Having seen his dream of riding in this season’s Moto3 World Championship vanish into thin air, Swindon rider Max Cook could have been forgiven for feeling a little sorry for himself.
However, instead of giving up all hope, the 2017 Motostar British Champion has secured a ride in the Pirelli National Superstock 600 Series and plans to return to British shores with a bang.
Last year proved to be a “rollercoaster” for Cook as the Covid-19 pandemic delayed the start of the Moto3 Junior World Championship and also disrupted his preparations for the campaign.
But once the championship got under way in July, Cook quickly found his feet and was battling in the leading back as early as race one.
Cook then broke the lap record in the next round in Portugal, a record that had stood for five years and was previously held by current Moto GP star Fabio Quartararo.
Disaster struck in round three though as the Swindon teenager high-sided in the middle of the race in Spain and broke his pelvis in two places.
Amazingly, Cook recovered in time to make the next round in Aragon and, even more miraculously, came home fifth and recorded his best-ever finish in the championship.
The coronavirus pandemic though continued to hit the sport and with team budgets slashed, Cook, rather than going full-time and riding in the full Moto3 World Championship this season, found himself without a ride for 2021.
Fortunately for Cook an opportunity arose with FS-3 Racing to make a return to the UK on the British Superbike scene in the Superstock 600 Championship. And it is something that Cook plans to grab with both hands.
“I had a pretty good year, it was a bit of a rollercoaster of a year but overall it was a pretty good year for me,” said Cook reflecting on 2020.
“Covid has had a big effect on me. When it first kicked off in March there was nowhere for me to ride, nothing open in the UK. I luckily got out to Spain for some pre-season testing early March but as Covid got worse we were one of the last flights to come back to the UK. It affected me physically but also mentally.
“Then November time, because all the sponsors and stuff had pulled out and everyone’s budget had been shot, there was almost no money left to progress me into the next step which was Moto3 World Championship. It was a big shame when I heard there was nothing more they could do for me.”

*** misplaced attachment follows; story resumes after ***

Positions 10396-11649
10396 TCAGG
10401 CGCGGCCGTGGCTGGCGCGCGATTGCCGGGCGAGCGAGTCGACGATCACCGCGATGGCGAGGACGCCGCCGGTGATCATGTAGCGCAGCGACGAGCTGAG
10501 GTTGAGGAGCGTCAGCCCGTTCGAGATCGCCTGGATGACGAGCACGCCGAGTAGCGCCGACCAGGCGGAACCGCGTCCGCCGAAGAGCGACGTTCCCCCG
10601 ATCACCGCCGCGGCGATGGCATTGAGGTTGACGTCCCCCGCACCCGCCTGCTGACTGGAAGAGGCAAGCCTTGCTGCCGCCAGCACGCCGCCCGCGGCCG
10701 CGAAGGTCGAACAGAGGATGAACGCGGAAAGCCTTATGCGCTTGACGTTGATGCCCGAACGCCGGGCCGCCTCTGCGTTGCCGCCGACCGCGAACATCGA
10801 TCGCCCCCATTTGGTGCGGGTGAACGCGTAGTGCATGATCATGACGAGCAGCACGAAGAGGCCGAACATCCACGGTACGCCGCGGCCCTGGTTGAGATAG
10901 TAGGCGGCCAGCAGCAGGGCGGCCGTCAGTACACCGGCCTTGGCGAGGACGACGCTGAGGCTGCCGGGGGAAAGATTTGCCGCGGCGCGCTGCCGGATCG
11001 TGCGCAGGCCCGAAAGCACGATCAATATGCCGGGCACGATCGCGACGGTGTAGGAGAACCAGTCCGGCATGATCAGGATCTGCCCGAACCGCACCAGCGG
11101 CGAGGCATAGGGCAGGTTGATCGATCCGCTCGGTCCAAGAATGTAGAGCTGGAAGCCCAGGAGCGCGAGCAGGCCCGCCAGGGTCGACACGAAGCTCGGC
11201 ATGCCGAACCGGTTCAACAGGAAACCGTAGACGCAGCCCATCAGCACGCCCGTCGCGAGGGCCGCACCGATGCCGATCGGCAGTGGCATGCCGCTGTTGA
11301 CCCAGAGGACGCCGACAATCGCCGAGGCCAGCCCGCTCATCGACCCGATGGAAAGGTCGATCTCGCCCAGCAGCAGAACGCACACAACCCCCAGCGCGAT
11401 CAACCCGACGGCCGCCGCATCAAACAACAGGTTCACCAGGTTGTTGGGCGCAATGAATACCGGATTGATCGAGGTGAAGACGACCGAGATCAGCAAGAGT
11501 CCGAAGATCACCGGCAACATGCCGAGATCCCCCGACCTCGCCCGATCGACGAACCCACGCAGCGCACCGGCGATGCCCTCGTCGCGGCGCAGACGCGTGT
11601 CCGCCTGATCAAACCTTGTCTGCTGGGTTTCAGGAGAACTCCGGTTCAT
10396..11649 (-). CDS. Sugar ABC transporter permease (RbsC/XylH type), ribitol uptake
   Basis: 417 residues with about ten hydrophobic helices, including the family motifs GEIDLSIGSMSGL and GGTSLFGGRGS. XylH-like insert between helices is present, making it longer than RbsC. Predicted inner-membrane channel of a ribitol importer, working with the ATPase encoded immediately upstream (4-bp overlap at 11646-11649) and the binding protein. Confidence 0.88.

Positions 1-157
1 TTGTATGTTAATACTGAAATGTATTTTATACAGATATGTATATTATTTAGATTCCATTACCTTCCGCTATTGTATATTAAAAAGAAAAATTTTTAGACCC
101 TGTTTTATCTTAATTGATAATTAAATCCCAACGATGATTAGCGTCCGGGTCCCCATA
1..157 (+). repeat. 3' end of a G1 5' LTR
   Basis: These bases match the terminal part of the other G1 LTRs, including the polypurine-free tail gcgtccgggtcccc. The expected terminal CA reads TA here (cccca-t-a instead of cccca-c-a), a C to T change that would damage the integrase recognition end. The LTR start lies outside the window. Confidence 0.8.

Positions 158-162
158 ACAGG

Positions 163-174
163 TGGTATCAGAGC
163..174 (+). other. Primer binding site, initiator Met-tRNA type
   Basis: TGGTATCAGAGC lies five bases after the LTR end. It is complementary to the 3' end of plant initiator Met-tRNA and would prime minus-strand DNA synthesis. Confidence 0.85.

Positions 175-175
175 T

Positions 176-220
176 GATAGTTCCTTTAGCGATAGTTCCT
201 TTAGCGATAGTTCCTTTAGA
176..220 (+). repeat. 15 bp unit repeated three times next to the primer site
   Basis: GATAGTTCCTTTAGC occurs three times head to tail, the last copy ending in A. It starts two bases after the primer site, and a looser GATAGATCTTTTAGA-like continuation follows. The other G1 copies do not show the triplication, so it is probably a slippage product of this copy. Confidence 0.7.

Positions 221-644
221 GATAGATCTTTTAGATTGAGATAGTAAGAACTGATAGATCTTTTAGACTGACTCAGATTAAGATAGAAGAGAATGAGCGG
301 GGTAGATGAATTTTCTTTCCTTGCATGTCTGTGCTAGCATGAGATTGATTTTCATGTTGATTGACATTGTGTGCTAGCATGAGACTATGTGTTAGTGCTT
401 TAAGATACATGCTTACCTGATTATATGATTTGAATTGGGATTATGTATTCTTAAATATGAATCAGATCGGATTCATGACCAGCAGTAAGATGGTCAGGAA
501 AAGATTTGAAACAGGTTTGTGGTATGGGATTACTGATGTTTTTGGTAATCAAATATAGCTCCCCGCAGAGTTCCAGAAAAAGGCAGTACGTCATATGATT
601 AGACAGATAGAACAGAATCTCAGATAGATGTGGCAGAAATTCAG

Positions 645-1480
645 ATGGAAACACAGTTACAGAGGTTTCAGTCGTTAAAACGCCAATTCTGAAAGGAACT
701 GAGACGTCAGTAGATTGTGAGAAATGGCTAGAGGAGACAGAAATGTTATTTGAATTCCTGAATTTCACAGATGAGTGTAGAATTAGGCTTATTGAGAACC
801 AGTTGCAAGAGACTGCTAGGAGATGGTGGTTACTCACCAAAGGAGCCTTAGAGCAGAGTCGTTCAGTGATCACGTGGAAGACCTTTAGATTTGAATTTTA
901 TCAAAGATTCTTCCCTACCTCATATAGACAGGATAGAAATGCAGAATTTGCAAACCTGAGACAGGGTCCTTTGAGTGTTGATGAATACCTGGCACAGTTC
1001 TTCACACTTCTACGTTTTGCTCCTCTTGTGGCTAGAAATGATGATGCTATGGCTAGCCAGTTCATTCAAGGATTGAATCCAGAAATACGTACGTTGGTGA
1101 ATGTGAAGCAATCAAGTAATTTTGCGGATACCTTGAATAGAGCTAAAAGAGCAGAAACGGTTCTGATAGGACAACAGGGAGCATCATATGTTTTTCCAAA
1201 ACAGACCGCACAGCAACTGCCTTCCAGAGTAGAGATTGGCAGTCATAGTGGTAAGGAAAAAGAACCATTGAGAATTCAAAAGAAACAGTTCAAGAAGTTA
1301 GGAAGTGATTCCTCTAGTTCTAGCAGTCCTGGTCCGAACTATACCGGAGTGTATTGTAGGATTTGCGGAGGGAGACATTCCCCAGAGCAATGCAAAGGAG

FS-3 Racing boss Nigel Snook and Cook’s rider coach Danny Webb have played a key role behind the scenes and helping him secure a ride for 2021 as he explained.
“My first thought was it is not over,” added Cook, on hearing the news he could not ride in the Moto3 World Championship. “It was hard to take in and it took a few weeks for it to sink in but at the time I walked out and got straight on the phone with Danny Webb, my rider coach, and he said we’d get something sorted.
“And since then we’ve worked really hard to get a ride for this year. The spirits have been high. It is sad for obvious reasons but you have to be positive, everything happens for a reason, it could be a blessing in disguise.
“Now I am happy to be back and racing in Britain. It will be a faster bike than I’m used to but the good thing is that all of the bikes are the same specification, so it is more of a rider talent contest than anything else.
“That does go a long way because people watch it and it helps them to spot who the best rider is.
“Nigel (Snook) the owner of FS3 has been a sponsor of me for some time now so he has come and helped me out so I can race. I am incredibly grateful to him for giving me this opportunity.”